Hope Healed My Trigger

By Zizipho Ndevu

It was just this week that I felt triggered by the horrific stories that had emerged on the news about multiple women who had been raped and murdered and fellow Africans that had been brutally murdered because they weren’t citizens. If I am being completely honest, I still feel the chill in the air on this clear day just thinking about all the pain and bloodshed over the past week. Many people I spoke to share their stories and pain, a few of which mentioned that they felt physically sick just hearing all the bad news. There was a spirit of dread in the air many expressed, and I agreed, I could feel it too. 

However, in the midst of all of this something happened after I went to church and was surrounded by hundreds of people who in the mayhem and pain still believed in South Africa, still loved one another and were willing to put all their differences aside to pray as one nation. I was moved by the response of the church, and not just the one I attend but by many others who shared images of prayer sessions they had attended over the weekend and during the week. The point of prayer is never about the numbers but about the shared belief that God can still do something, that the current situation no matter how bad can still be turned around. It is the choice of belief instead of fear, to love instead of hate and to try instead of giving up.  

P.U.S.H – stands for Pray Until Something Happens, a common phrase used in Christian communities, but I would like to encourage us to all adopt a PUSH mindset throughout this season in South Africa. To PUSH at church, home, work, schools and social spaces. That every South African, regardless of faith, denomination, gender and race would stand together and pray until something happens. 

The intriguing thing about crisis is that it has the miraculous way of realigning and refocusing those impacted by it, somehow or other it causes extreme chaos while simultaneously making the important things clearer.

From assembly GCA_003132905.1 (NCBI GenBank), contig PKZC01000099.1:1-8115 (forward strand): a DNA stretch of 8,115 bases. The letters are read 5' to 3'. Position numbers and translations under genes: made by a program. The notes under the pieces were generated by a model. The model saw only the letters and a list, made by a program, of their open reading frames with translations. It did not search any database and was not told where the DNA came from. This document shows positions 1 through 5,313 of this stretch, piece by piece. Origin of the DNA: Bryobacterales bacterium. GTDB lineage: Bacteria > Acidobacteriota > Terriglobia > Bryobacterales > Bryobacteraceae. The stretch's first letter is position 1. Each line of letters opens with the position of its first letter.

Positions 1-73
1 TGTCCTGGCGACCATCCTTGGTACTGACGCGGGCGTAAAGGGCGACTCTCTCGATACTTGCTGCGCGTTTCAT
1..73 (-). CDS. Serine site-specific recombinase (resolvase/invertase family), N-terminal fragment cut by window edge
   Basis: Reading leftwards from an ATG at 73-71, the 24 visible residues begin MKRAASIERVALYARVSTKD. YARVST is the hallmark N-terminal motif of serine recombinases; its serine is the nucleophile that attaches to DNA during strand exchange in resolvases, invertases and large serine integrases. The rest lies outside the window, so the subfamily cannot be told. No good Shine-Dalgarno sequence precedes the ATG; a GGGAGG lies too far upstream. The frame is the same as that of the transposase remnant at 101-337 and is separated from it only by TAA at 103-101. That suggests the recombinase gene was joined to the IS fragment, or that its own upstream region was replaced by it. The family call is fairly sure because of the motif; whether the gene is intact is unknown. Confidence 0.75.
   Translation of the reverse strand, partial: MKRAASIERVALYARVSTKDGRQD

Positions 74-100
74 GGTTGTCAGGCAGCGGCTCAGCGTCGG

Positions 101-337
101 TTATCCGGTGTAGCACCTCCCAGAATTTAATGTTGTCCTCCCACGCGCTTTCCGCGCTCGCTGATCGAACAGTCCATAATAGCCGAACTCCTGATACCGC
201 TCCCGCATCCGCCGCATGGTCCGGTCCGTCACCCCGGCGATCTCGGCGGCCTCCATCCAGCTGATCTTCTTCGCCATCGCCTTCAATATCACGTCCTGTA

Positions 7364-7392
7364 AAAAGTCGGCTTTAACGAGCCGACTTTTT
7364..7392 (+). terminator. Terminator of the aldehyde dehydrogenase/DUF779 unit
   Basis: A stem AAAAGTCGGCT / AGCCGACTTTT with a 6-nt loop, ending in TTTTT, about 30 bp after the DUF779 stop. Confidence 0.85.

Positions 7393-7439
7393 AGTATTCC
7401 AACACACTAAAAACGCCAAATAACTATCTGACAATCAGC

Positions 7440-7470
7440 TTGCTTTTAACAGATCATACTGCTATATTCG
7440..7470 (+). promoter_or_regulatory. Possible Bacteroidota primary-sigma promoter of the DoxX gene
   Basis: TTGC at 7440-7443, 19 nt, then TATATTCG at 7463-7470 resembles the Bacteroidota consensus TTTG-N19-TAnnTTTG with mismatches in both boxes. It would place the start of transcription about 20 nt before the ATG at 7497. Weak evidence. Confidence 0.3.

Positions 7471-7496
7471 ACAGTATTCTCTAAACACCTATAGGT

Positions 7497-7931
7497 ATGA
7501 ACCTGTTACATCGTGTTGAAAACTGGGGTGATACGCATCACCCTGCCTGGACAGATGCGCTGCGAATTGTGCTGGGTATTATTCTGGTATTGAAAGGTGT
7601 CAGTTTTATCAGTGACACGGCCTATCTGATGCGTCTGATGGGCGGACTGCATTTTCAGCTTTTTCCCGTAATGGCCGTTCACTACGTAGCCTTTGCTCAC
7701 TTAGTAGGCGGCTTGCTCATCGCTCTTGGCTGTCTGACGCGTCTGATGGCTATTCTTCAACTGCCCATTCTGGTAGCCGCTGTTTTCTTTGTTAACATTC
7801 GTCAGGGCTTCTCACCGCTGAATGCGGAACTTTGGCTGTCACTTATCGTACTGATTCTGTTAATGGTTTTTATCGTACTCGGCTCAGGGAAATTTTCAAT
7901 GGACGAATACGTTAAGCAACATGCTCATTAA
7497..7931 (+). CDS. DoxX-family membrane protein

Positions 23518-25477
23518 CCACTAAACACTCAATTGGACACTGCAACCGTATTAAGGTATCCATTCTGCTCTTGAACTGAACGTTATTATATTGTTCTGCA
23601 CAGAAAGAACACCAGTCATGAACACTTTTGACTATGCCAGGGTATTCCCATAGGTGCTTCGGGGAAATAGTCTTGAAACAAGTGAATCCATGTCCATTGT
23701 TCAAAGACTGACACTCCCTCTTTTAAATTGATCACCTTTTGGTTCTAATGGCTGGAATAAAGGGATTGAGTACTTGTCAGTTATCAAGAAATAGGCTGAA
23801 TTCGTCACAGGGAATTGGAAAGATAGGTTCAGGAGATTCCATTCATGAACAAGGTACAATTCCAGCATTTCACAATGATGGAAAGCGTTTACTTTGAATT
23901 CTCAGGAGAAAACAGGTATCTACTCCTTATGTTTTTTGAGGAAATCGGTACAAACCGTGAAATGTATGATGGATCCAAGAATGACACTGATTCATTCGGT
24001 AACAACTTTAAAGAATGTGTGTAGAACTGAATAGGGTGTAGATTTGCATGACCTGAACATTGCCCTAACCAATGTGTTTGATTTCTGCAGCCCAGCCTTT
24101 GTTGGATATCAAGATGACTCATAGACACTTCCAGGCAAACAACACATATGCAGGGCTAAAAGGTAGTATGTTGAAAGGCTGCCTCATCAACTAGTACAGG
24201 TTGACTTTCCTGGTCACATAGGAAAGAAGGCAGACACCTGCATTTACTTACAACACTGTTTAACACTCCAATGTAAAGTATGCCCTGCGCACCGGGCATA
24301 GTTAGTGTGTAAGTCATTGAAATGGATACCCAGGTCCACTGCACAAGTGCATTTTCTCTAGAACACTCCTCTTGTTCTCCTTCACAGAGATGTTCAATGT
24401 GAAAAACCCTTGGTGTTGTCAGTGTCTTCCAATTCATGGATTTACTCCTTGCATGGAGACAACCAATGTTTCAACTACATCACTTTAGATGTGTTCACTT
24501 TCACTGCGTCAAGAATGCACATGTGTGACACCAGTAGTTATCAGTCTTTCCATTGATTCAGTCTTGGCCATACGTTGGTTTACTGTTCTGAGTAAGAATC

I was walking around one of the local malls really upset and triggered when I saw a girl, aged 7-9 having the time of her life swinging around in a school skirt that lifted with every turn, she was completely unaware of what was happening in the country, just a few minutes away from where she was. She played and was absolutely impressed by her athletic ability to jump up high and swing around at warp speed. She smiled and laughed all by herself with very little room for anyone’s opinions or approval. My trigger was interrupted by her passion and willingness to just be herself. 

My point? In the middle of all the horror and terror there is a little girl dancing in a mini skirt. She is not afraid to be a girl-child and she made me brave to be a woman too. My trigger faded with each of her giggles. 

PUSH is the belief that we can be in the middle of something horrible and still have faith and fun and hope and joy. We can still find time in the middle of the insanity to choose a different perspective. This is by no means saying it is easy, and I knew this to be true when I was surround by so many who prayed hopeful prayers with tears streaming down their faces. With broken hearts they hoped for a better day for all. Hope is not about denying the reality of what has happened to us or those around us, but it is about believing and acting on that belief to create something different, the hope that we can start over, that we can heal and repair.  

So today, less triggered I choose to PUSH. 

By Zizipho Ndevu


Article Tags


Gender-based violence

Rape culture



South Africa


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